Regular readers will be only too wearily well aware that Bankstone – along with various business associates it chooses, somewhat optimistically, to describe as friends – has spent quite a bit of time over the past few years doing things like riding undersized motorcycles here there and everywhere in an ill conceived, and frankly none too successful, attempt to raise money to support the excellent work done by leading airborne lifesaving charity YAA (the Yorkshire Air Ambulance Service).

So fundamentally pivotal has the role Bankstone has played in supporting the YAA been that, quite honestly, one shudders to think how the charity would have kept its fleet of two £6,000 a day choppers in the air without the crucial couple of hundred quid Bankstone has helped raise by riding about Yorkshire on monkeybikes every now and then. But enough about Bankstone and its tirelessly selfless good works. Our purpose here today is to give a friendly leg up to the public profile of the little-known charity featured in hit TV docu-soap Helicopter Heroes.

For example: Did you know that YAA needs £12,000 per day to keep both of Yorkshire’s air ambulances in the air and maintained. You probably did if you read Paragraph 2 above – but the way some of you people dip in and out of stories, there’s really no way of knowing.

But why, you may ask, does it cost so much to keep a pair of whirly-birds flying when I can run my luxury BMW exec mobile for mere pence?

One reason is that the charity is doing more these days than ever before. This involves attending around 10% more incidents with every passing year and coping with more and more people visiting Yorkshire, as events like the Tour de Yorkshire and Mountain Monkeys help turn the county into one of the universe’s top tourist destinations.

Then there’s the fact that YAA provides coverage up to 15 hours a day in summer and has to do certain things in the dark during the winter months. Plus new aircraft aren’t cheap you know, and every time some bright spark comes up with some new medical treatment or fancy piece of life-saving equipment that’s going to cost money as well. Then there’s sandwiches. You can’t fly safely on an empty stomach. Plus the cost of replacing Bankstone’s old friend Bernie the Bear as the charity’s mascot suit with that nasty little foam helicopter with legs thing.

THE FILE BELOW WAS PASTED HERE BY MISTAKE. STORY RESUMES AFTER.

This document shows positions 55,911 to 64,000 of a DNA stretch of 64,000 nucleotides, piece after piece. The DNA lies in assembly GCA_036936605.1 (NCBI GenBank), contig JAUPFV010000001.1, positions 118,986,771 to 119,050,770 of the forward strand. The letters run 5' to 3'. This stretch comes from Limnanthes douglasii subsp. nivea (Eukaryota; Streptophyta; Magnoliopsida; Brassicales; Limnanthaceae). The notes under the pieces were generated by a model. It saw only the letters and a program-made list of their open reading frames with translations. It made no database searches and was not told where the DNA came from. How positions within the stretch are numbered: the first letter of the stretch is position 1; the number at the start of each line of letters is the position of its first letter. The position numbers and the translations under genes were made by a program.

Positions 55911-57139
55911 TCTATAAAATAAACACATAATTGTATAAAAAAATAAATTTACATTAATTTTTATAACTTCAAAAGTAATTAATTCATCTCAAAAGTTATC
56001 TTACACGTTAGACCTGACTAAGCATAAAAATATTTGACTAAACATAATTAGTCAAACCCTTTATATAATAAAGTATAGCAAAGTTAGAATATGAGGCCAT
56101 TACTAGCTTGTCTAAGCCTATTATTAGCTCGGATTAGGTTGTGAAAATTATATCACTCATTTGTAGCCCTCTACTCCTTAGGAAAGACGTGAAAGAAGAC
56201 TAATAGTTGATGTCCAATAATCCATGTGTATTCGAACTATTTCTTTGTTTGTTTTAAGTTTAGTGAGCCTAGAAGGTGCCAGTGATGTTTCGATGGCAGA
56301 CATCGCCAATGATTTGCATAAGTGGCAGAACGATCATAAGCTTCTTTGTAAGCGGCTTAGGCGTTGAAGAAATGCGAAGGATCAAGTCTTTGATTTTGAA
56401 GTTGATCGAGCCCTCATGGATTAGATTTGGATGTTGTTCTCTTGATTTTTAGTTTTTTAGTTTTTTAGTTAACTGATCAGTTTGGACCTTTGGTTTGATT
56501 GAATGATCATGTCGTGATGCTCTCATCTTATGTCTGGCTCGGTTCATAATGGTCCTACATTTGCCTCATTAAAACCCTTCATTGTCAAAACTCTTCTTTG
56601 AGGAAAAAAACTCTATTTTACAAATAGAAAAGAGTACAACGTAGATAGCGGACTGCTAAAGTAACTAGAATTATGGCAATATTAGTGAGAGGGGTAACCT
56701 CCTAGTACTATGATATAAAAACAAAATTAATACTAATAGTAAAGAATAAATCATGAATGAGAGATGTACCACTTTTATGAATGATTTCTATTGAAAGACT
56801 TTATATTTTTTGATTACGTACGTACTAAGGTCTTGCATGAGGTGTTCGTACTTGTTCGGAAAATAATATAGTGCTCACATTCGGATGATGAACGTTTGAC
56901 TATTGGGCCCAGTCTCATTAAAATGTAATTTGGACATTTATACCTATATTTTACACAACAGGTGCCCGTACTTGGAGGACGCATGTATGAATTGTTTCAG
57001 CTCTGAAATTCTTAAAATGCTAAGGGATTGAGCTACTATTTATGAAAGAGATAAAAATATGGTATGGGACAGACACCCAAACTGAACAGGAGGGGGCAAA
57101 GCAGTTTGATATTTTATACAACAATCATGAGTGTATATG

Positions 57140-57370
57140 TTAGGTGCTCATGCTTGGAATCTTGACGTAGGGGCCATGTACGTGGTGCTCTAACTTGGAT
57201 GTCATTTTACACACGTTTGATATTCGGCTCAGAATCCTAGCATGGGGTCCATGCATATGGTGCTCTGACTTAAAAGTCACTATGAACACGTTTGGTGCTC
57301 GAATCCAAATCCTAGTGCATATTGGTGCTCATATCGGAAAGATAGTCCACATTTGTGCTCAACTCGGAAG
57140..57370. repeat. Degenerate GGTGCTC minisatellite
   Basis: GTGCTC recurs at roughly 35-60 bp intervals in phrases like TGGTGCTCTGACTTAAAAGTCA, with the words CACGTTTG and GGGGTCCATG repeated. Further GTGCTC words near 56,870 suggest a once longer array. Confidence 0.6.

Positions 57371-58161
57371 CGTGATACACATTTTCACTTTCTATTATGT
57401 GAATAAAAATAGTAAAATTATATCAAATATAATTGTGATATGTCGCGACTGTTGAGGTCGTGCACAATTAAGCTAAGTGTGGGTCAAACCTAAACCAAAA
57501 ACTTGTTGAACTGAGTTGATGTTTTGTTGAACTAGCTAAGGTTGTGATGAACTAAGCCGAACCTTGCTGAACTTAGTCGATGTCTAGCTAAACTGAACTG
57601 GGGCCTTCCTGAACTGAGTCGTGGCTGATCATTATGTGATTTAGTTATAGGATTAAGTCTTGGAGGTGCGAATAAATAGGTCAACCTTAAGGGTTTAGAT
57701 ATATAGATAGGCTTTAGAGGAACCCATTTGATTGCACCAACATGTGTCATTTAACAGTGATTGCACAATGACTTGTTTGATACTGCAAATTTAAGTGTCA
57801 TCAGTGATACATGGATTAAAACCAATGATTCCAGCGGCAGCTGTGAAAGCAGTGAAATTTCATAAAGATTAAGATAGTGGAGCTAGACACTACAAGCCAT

Then there’s the fact that YAA flies around three emergency missions every day on average, carting severely injured people off major trauma centres to Leeds General, James Cook University Hospital in Middlesbrough, Sheffield Northern General or somewhere.

In all fairness, Bankstone can’t be expected to keep YAA in funds singlehandedly, so you might want to consider making a donation yourself.

Handily, you can do this by clicking on the Just Giving thingy to the left of this text, which will make it look like Bankstone’s most recent charity fundraising mission, the ill-fated Mountain Monkeys fiasco, actually succeeded in raising more than a handful of loose change scooped from the bottom of the Bankstone charity collection bucket.

So what are you waiting for: get giving, you mean old git!


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